About the Slavery, Reparations and Theology course
Explore the connections between slavery and the church in the post-British Imperial context. What are the theological implications for reparations and the historical legacies of enslavement?
The start of this new decade of the 21st century has caused us to reflect deeply on the history of the Church in the former British empire. The death of George Floyd and renewed attention to institutional racism; the power of the Black Lives Matter movement; the toppling of Edward Colston’s statue; the growing attention to contested histories enshrined prominent civic and ecclesial spaces; and the increasing calls for reparations from the African Caribbean cannot be ignored.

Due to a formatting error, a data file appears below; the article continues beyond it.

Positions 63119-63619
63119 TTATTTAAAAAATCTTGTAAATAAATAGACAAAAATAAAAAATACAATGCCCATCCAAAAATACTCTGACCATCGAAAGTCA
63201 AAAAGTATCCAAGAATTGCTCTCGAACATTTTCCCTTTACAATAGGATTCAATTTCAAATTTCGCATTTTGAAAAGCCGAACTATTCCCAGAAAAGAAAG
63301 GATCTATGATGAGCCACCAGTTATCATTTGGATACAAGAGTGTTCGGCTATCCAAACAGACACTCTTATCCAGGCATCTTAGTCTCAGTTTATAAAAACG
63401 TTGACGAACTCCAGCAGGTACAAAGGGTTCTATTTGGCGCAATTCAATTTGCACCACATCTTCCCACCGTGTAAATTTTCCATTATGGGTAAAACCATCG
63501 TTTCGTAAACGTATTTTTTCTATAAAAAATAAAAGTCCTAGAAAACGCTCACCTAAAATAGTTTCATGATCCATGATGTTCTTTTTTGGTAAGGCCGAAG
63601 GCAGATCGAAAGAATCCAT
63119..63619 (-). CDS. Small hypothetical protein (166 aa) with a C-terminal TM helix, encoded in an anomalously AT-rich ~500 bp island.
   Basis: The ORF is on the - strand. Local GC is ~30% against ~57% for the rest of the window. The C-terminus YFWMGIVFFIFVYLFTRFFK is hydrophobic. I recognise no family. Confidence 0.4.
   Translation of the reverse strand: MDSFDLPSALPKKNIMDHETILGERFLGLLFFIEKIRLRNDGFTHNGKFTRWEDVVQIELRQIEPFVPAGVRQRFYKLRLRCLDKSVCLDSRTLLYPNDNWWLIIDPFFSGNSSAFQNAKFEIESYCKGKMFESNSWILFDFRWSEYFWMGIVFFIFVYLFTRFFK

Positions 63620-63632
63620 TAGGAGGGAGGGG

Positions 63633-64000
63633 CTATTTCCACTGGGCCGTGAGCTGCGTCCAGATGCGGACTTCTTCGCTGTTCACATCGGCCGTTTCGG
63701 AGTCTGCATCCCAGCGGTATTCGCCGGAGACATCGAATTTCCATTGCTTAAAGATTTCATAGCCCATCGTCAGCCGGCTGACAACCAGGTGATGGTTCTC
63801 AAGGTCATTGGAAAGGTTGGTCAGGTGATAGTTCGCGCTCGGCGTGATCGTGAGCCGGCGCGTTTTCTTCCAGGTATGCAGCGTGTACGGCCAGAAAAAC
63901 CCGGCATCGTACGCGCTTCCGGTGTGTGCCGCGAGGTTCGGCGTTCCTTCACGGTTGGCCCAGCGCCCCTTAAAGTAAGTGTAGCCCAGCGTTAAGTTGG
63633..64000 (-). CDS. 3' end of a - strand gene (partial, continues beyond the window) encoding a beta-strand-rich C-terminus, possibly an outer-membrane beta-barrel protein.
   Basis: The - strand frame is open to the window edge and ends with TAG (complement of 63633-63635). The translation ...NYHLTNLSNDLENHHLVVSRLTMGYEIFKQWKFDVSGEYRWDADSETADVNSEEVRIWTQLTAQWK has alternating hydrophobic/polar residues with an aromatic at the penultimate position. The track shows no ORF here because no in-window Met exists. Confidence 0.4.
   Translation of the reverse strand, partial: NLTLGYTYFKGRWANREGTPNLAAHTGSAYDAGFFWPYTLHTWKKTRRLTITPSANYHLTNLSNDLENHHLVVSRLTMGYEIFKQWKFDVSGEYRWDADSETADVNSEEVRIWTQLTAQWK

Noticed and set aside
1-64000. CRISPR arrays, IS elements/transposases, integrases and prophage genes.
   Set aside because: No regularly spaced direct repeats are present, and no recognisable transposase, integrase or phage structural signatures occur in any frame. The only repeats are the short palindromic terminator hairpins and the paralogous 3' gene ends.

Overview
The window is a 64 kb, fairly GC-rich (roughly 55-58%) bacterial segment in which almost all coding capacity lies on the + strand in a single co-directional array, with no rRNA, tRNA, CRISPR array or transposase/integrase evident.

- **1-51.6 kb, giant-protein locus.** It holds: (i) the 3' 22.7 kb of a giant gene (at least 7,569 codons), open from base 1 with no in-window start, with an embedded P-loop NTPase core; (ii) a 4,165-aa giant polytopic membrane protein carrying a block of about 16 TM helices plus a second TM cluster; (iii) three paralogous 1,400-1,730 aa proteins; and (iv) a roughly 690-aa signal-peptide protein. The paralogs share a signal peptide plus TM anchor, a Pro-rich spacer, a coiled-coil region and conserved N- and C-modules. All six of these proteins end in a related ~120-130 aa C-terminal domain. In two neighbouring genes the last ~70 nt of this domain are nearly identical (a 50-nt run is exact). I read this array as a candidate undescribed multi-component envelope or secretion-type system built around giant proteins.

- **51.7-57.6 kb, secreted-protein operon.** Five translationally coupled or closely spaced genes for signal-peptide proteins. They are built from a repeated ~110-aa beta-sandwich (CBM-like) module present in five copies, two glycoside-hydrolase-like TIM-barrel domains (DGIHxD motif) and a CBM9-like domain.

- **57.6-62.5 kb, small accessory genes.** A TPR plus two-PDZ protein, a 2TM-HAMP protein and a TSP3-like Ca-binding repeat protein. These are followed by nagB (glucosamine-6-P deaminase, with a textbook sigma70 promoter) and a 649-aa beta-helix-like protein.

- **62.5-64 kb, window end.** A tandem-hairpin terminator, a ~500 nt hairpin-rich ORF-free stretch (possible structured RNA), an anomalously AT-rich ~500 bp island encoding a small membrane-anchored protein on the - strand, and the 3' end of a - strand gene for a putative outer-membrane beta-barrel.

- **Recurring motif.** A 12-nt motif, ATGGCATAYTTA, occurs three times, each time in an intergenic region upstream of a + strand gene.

This course is designed to help participants think carefully and theologically around attention to slavery and reparations to:
• Engage critically in the history of Christian missions into the New World;
• Explore the theological, political, and economic justifications for enslavement;
• Explore theological connections between current realities of institutional racism and a long history of Anti-Black and Anti-African hermeneutics within British imperialism;
• Critically explore the various arguments and approaches to the idea of reparations in light of the history of enslavement using the British West Indies as an example.
About the Tutor
The Revd Dr Carlton Turner is a Tutor at the Queen’s Foundation specialising in Caribbean contextual theology and legacies of enslavement, and a Visiting Scholar at Sarum College
Among his publications are two books, Introduction to Caribbean Contextual Theology (2023) and Overcoming Self-Negation: Junkanoo and the Church in Contemporary Bahamian Society (2020).